Next edition of Propel’s Turnover & Profits Blue Book shows sector losses of £5.4bn: The next edition of Propel’s Turnover & Profits Blue Book, produced in association with Mapal Group, shows the effects of the pandemic, with total losses of £5.4bn being reported by 326 companies. However, a further 293 sector companies are still reporting total profits of £1.5bn. The next edition – which will be sent to Premium subscribers on Friday, 16 September, at midday – will include 619 companies, which are turning over a collective £31.3bn. The Blue Book, which is updated every month, provides an insight into UK operator turnover and profitability over five years, profit conversion and directors’ earnings. Premium subscribers also receive the Multi-Site Operators Database, produced in association with Virgate, and the New Openings Database, which are also updated each month. Premium subscribers also have access to the UK Food and Beverage Franchisor Database, which will be updated every two months. Companies can now have an unlimited number of people receive access to Propel Premium for a year for £895 plus VAT – whether they are an operator or a supplier. The single subscription rate is £445 plus VAT for operators and £545 plus VAT for suppliers. Email jo.charity@propelinfo.com to upgrade your subscription. Subscribers also receive access to Propel’s library of lockdown videos and Friday Wrap interviews, and to a curated video library of the sector’s finest leaders and entrepreneurs, offering their insights on running outstanding businesses in the sector. Premium subscribers also receive their morning newsletter 11 hours early, at 7pm the evening before our 6am send-out; plus regular video content and exclusive columns from Propel group editor Mark Wingett.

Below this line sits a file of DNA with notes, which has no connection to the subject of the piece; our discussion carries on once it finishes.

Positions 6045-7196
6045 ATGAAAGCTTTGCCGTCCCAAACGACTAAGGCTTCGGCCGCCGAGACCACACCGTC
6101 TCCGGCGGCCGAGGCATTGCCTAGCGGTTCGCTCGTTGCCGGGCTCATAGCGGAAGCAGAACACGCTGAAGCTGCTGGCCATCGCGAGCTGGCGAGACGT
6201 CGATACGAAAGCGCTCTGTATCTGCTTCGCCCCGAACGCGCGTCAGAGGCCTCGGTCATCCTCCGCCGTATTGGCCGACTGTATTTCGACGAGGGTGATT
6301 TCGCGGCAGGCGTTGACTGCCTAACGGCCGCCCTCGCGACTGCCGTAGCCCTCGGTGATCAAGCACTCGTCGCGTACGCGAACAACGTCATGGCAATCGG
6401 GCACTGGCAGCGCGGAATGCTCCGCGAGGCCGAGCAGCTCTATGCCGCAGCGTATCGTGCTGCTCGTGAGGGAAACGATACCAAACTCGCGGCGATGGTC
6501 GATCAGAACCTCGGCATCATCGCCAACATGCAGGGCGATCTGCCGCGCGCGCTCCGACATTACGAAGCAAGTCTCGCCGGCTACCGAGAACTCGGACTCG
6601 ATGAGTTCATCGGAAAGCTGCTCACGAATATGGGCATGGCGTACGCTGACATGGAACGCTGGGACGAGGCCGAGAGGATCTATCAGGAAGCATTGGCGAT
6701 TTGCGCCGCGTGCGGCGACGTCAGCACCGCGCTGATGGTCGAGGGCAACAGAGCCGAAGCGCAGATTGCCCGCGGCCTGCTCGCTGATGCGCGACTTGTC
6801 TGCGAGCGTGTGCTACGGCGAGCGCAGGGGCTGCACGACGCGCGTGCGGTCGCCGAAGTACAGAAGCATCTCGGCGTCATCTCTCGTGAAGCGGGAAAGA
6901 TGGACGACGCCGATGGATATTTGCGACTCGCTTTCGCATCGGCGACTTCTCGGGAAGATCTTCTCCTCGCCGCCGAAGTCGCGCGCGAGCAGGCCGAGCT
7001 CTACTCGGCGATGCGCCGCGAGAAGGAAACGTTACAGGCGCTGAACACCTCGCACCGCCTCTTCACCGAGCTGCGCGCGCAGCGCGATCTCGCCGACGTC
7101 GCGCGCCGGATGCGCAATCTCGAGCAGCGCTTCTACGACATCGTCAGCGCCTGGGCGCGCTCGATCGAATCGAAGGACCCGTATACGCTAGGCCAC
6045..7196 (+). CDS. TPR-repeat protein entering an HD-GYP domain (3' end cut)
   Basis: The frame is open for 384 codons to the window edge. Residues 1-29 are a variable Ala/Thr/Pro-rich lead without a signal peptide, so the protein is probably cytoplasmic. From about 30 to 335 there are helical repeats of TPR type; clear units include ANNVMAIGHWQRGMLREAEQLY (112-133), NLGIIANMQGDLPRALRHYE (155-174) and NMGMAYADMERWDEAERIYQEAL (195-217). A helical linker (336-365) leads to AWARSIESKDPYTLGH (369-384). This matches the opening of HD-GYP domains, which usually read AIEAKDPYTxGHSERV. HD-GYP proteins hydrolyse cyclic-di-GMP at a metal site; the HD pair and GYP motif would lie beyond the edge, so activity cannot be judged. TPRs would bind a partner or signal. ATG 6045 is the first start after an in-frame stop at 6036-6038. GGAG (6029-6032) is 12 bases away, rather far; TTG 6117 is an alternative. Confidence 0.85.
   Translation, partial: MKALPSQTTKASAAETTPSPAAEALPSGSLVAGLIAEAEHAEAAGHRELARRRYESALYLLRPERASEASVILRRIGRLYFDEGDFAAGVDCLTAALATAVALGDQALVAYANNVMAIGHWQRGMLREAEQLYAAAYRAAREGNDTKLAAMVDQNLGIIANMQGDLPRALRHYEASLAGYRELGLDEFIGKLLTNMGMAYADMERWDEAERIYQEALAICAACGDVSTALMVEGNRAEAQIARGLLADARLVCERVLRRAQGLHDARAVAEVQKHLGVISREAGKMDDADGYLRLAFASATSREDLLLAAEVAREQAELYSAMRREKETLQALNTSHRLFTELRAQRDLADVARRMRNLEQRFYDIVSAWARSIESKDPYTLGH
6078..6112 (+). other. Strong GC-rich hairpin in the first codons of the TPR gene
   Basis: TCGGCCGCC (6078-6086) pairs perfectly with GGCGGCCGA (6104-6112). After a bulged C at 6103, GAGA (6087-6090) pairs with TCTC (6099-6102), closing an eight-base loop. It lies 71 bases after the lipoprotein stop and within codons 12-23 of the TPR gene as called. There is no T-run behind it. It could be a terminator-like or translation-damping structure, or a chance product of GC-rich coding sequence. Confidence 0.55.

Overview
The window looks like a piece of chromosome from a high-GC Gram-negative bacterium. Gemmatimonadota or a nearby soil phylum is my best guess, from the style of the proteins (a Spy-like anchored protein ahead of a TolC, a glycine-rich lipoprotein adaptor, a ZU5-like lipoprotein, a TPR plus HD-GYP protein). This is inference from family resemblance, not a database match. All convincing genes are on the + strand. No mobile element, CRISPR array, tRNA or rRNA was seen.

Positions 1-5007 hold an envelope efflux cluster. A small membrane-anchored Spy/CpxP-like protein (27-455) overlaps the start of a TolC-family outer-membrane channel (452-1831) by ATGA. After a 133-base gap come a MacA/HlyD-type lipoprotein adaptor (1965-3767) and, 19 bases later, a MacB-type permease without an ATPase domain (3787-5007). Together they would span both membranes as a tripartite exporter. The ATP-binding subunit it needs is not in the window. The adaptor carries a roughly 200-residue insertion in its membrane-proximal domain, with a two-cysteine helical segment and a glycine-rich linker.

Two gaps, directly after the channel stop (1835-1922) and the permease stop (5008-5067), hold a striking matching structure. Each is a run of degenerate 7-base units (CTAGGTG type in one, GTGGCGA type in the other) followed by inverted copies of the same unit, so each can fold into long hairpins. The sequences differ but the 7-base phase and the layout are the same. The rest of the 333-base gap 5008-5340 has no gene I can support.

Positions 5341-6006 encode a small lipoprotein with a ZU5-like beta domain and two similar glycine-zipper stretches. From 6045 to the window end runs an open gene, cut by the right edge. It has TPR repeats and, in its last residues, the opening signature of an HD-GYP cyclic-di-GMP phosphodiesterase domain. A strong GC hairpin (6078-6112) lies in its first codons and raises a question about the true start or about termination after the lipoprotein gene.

Peter Marks – no sign young people losing their desire to going out, second-quarter sales up 7.5% on pre-covid levels: Peter Marks, chairman of Rekom UK, has said there is no sign of young people losing their desire to go out as the business reported a strong performance across its 47 clubs and bars since reopening its venues in July last year. Spend per head has increased 23% to £21.82 (2019: £17.71). Venue Ebitda has increased 112% to £26.3m (2019: £12.4m), or 40% when omitting the “post covid surge” between July and September last year. Rekom UK said there had been an increase in total dwell time, with guests arriving earlier and staying longer while a continued focus on full price sales had resulted in a reduction in free admissions and discounting. Sales in the second quarter of 2022 were up 7.5% to £20,631,000 compared with £19,193,000 in 2019. In the first quarter of 2022, revenue was up 15.1% to £22,802,000 compared with £19,814,000 in 2019. The fourth quarter of 2021 saw sales increase 11% to £27,961,000 compared with £25,191,000 in 2019 while the post-covid bounce saw revenue of £30,354,000 in the third quarter of 2021 compared with £21,706,000 in 2019. The company stated: “Rekom UK is ushering in a new era – the ‘great reset’ – with the health of the company the strongest it has been in years. Its guests, the majority of whom are aged 18-24 do not have the same levels of exposure to the cost-of-living crisis, with the majority having no major financial burdens, and view a night out as an affordable treat, that remains part of everyday living. As a result, and as Rekom’s performance illustrates, in spite of pressures such as the cost-of-living crisis, rising interest rates, staffing and covid-19 debt, one the best performing areas of post-covid hospitality in the UK is that which targets the younger guest. This contrasts sharply with those operators that are food-led, serve an older or more price-sensitive customer demographic, or have high energy consumption and have understandable concerns over their viability in the short term. Rekom’s performance reflects broader long-term consumer trends. History shows that socialising remains relatively stable, even in hard times, hospitality sales have been largely unaffected across UK town centres. Furthermore, analysis of available public company results of the last pre-covid recession (2008-9) shows those that operate in town and city centre sites, in part or in the main, performed better than most in the wider leisure sector and other areas of discretionary leisure spending.” Marks said: “We recognise that many operators are struggling though, particularly those with covid debt. A simple, if temporary, drop in VAT to 12.5% or rates relief will help all hospitality businesses and we support efforts to get this assistance. Yet we are sceptical as to whether the government can or will help further. That said, Rekom UK is in rude health. Our revenues and margin shave improved dramatically to exceed 2019 levels and are now stable, driven by our industry-leading venues and continued focus on good value for our guests. A visit to any Rekom UK venue still only costs, on average, circa £20. Looking ahead, whilst we cannot control the global economy, we know that good value, well-invested propositions thrive through times of adversity. We will continue to focus on our guests and doing what we do best, creating fun, safe nights out, to ensure that Rekom capitalises on demand to emerge from these challenges stronger than ever.” The business has just acquired its fifth Cardiff site after buying the Story nightclub in Greyfriars Road from Excalibur for an undisclosed sum. The 1,400-capacity venue will reopen later this month as District, creating 30 jobs.